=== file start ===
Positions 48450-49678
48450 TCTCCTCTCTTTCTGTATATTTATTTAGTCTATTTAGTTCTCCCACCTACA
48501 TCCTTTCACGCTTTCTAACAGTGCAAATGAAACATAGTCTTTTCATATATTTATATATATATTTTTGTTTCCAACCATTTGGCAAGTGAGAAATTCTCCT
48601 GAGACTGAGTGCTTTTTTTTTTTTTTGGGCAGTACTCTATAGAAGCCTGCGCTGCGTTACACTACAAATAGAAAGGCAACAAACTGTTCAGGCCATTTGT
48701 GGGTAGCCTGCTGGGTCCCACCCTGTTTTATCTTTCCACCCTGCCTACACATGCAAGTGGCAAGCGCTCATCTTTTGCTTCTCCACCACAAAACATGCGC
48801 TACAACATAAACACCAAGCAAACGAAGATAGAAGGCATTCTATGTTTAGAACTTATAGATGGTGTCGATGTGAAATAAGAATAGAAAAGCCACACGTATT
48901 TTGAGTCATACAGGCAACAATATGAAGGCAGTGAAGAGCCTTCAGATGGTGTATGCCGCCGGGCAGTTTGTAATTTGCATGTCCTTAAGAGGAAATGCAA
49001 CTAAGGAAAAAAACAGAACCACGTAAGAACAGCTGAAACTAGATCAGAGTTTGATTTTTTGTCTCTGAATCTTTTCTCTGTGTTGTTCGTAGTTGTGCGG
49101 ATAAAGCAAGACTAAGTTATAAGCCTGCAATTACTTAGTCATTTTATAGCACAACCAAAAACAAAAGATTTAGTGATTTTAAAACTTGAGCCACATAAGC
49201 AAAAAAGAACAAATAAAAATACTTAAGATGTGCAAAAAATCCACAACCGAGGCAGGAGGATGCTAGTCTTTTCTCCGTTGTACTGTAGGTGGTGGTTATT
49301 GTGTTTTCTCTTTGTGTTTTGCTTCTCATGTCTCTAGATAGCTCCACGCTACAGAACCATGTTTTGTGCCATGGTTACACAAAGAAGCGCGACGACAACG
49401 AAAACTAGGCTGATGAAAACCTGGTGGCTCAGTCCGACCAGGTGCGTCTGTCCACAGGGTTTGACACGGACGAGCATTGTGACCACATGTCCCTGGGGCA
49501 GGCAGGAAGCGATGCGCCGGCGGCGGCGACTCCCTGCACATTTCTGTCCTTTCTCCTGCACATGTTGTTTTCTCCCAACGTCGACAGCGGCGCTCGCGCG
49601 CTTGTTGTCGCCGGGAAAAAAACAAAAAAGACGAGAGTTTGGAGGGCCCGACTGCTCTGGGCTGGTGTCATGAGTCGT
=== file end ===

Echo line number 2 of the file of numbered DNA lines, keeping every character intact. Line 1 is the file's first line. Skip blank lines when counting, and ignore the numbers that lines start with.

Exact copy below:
48450 TCTCCTCTCTTTCTGTATATTTATTTAGTCTATTTAGTTCTCCCACCTACA